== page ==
(1) Jesus has been appointed the heir of all things (v. 2b)
At the conclusion of Paul’s hymn of praise to Christ in Colossians 1, the apostle says that “all things were created through him and for him” (v. 16). He said much the same in Romans 11:36, declaring: “For from him and through him and to him are all things. To be him be glory forever. Amen.”
What does it mean to say that everything that exists exists “for” Christ and is “to” Christ? These prepositions are brief summary statements of what the author of Hebrews has in mind when he says that Jesus is the “heir” of all things.
In all likelihood, everyone here today either already has or someday will inherit something. It may be a lot or it may be very little. But for you to become an heir someone else has to die. You take possession of something previously not your own when someone writes you into their will and then passes away. But we can’t read this passage in those terms. Our author has something different in mind.
It has been the purpose of God the Father from eternity past that God the Son should inherit all things. That doesn’t mean the Father has to die for his Son to inherit all things. God is eternal and cannot die. Furthermore, it certainly doesn’t appear at present that Jesus owns it all. But in the end, when Christ returns to this earth, he will take visible ownership of everything. Everything will be subject to his disposal, whether land or sea or stars or bugs or gold or dirt or demons or sub-atomic particles or books or individual human beings. Everything will be his, not just in title but in actual reality.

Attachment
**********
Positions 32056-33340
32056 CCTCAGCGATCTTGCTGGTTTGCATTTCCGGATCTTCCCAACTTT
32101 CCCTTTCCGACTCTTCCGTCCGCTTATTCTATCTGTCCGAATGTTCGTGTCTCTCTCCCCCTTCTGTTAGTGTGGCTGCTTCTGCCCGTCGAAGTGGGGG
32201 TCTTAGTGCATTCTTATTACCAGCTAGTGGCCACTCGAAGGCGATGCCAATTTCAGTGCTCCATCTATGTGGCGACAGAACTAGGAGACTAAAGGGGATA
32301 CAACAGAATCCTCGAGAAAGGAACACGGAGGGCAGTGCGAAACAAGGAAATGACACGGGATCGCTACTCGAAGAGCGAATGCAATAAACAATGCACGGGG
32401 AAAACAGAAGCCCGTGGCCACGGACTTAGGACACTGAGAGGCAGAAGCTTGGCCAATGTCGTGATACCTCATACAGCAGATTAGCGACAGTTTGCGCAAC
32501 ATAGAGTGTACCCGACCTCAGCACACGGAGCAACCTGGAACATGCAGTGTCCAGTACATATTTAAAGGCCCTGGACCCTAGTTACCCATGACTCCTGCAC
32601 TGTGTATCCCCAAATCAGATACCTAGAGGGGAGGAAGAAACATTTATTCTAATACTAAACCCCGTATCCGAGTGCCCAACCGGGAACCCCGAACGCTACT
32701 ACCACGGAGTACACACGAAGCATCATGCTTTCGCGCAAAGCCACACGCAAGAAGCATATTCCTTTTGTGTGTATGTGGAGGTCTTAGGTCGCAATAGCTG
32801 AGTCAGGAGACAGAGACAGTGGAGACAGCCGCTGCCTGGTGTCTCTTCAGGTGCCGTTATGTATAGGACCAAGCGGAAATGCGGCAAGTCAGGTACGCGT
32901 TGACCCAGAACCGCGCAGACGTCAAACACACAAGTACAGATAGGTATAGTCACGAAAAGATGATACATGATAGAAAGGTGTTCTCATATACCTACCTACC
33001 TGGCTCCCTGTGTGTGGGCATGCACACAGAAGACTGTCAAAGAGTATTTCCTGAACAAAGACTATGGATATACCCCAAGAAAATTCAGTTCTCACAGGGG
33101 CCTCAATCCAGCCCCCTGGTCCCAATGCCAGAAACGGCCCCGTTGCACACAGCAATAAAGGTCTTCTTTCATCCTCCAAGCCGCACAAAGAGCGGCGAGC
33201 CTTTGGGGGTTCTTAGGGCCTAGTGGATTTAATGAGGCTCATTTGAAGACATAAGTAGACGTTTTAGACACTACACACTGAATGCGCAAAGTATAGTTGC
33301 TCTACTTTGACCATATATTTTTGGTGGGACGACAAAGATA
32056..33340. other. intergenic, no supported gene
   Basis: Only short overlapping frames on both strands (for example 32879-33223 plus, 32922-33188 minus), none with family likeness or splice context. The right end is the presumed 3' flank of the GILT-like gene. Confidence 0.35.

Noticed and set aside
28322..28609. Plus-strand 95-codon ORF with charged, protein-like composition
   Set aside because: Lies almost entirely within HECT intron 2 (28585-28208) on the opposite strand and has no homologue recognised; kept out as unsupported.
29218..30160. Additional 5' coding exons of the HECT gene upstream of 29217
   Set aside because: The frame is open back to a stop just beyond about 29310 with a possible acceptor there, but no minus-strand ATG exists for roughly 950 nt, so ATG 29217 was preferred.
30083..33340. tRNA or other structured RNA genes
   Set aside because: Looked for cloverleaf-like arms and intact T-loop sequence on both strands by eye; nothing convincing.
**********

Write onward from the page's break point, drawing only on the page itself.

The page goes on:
Take but one example. In Matthew 5:5 Jesus said, “Blessed are the meek, for they shall inherit the earth.” Jesus can say this because the earth will be his to give to whomever he pleases. In fact, we will be co-heirs with Christ of all things. Paul wrote in Romans 8:16-17a, “the Spirit himself bears witness with our spirit that we are children of God, and if children, then heirs – heirs of God and fellow heirs with Christ.” That’s stunning! Christ inherits everything and by grace makes us co-heirs together with him that we might share in his possession of and rule over the whole of creation.
How does it affect you to think that everything you are and own belongs to Jesus? Should that not greatly transform how we make use of what we have: our time, our possessions, our wealth, our opportunities, our influence? This is who Jesus is: the heir and owner and Lord over all things.
(2) Jesus is the one through whom God created the world (v. 2c)
And of course it only makes sense that he should inherit everything. After all, he created everything! This universe of physical and spiritual reality is not eternal. There was a time when there was nothing except God: Father, Son, and Holy Spirit. Until such time as the Father said to the Son, “Say it. Do it.” And the Son said: “Be!” And it was done!